40 Years after the Nuclear Nonproliferation Treaty and Global Climate Disruption

From Democracy Now!:
Forty Years After Nuclear Non-Proliferation Treaty, US Tops World in Nuke Arsenal

This week marks the fortieth anniversary of the Nuclear Non-Proliferation Treaty, when nuclear powers agreed to eventually eliminate their nuclear weapons, and non-nuclear states agreed not to seek to develop nuclear weapons capabilities. Forty years later, there are 189 signatories to the treaty and nine nuclear armed states in the world. The United States and Russia still have the world’s largest stockpile of nuclear weapons. We speak with Joseph Cirincione, president of the Ploughshares Fund and author of Bomb Scare: The History and Future of Nuclear Weapons.
And also, climate disruption caused by anthropogenic forces:
Leading scientist John Holdren says ‘global warming’ is not the correct term to use, he prefers ‘global disruption.’ “Global warming] is misleading, it implies something that is mainly about temperature, that’s gradual, and that’s uniform across the planet,” says Holdren. “In fact, temperature is only one of the things that’s changing it’s sort of an index of the state of the climate. The whole climate is changing: the winds, the ocean currents, the storm patterns, snowpack, snowmelt, flooding, droughts—temperature is just a bit of it.”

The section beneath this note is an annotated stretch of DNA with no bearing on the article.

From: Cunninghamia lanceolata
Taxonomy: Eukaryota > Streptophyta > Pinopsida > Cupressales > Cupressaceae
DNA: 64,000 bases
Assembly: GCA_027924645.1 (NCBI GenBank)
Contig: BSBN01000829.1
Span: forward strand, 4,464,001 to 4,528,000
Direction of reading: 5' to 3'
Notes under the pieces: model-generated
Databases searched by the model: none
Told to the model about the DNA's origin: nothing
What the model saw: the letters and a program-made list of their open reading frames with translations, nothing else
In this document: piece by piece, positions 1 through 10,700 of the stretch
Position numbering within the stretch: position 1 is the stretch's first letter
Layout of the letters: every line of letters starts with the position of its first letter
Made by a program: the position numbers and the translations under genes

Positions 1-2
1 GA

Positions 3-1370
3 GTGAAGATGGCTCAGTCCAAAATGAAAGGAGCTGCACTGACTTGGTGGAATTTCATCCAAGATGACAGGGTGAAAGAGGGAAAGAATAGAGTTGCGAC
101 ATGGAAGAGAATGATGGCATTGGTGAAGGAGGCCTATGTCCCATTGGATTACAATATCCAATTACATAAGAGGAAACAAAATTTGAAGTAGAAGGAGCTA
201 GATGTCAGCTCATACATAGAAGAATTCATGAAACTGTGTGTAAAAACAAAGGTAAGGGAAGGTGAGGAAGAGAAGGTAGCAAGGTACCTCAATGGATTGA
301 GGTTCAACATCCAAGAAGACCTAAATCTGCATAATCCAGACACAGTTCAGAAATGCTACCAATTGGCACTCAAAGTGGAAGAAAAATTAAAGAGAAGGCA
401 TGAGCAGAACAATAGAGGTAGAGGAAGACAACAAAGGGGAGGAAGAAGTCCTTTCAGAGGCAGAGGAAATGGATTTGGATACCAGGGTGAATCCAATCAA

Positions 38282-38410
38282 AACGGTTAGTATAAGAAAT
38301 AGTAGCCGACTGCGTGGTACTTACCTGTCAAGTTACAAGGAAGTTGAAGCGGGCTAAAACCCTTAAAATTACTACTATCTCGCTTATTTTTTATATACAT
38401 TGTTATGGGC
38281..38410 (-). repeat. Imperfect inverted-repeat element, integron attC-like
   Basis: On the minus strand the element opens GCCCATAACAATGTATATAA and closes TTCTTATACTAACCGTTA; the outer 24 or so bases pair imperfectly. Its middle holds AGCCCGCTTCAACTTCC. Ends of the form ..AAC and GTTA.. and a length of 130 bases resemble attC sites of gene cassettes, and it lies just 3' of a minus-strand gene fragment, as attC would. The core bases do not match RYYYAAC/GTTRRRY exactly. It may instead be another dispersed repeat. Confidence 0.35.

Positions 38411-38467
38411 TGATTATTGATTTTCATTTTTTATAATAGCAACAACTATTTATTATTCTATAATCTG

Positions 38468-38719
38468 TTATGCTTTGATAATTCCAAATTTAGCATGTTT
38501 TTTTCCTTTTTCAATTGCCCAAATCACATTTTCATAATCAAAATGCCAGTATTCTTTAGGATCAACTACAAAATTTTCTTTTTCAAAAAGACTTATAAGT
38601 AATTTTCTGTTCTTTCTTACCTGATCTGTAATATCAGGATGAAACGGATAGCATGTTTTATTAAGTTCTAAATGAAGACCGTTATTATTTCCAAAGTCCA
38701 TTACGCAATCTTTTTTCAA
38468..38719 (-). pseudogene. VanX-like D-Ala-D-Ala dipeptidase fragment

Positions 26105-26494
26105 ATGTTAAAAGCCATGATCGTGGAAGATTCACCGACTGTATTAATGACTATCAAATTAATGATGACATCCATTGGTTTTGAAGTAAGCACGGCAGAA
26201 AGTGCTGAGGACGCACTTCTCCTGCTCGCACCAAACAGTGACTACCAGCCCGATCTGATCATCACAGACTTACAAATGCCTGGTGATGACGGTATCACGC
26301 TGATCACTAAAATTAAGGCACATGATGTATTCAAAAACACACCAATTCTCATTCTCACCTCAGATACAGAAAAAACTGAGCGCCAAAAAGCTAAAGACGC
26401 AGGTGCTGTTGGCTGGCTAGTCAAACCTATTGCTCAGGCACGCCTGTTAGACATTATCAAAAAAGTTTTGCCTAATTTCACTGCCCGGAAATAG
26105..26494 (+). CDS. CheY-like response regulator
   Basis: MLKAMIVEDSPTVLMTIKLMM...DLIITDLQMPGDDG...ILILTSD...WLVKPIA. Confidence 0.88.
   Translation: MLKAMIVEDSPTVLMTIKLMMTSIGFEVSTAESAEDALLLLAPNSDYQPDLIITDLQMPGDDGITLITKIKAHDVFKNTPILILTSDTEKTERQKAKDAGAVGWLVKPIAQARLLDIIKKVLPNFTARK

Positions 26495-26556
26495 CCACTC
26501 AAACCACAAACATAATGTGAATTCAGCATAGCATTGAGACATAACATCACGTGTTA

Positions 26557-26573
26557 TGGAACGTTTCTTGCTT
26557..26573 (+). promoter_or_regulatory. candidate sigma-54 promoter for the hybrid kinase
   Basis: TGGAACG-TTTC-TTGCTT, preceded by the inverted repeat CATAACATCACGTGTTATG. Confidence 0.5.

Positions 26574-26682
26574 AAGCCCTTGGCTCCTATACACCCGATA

As we continue our discussion on global warming, I am joined here in Aspen by one of the country’s top scientists, John Holdren. He is Professor of Environmental Policy at Harvard’s Kennedy School of Government and director of the Science, Technology and Public Policy Program at the Belfer Center for Science and International Affairs. He is also the director of the Woods Hole Research Center, and just completed a term as board chair of the American Association for the Advancement of Science. During the 1990s he advised President Clinton as a member of the President’s Committee of Advisors on Science and Technology. In addition to global warming, John Holdren’s research has focused on energy technology, nuclear nonproliferation and arms control.

John Holdren, professor of Environmental Policy at the Kennedy School of Government at Harvard University. He is the director of the Woods Hole Research Center, and just completed a term as board chair of the American Association for the Advancement of Science.

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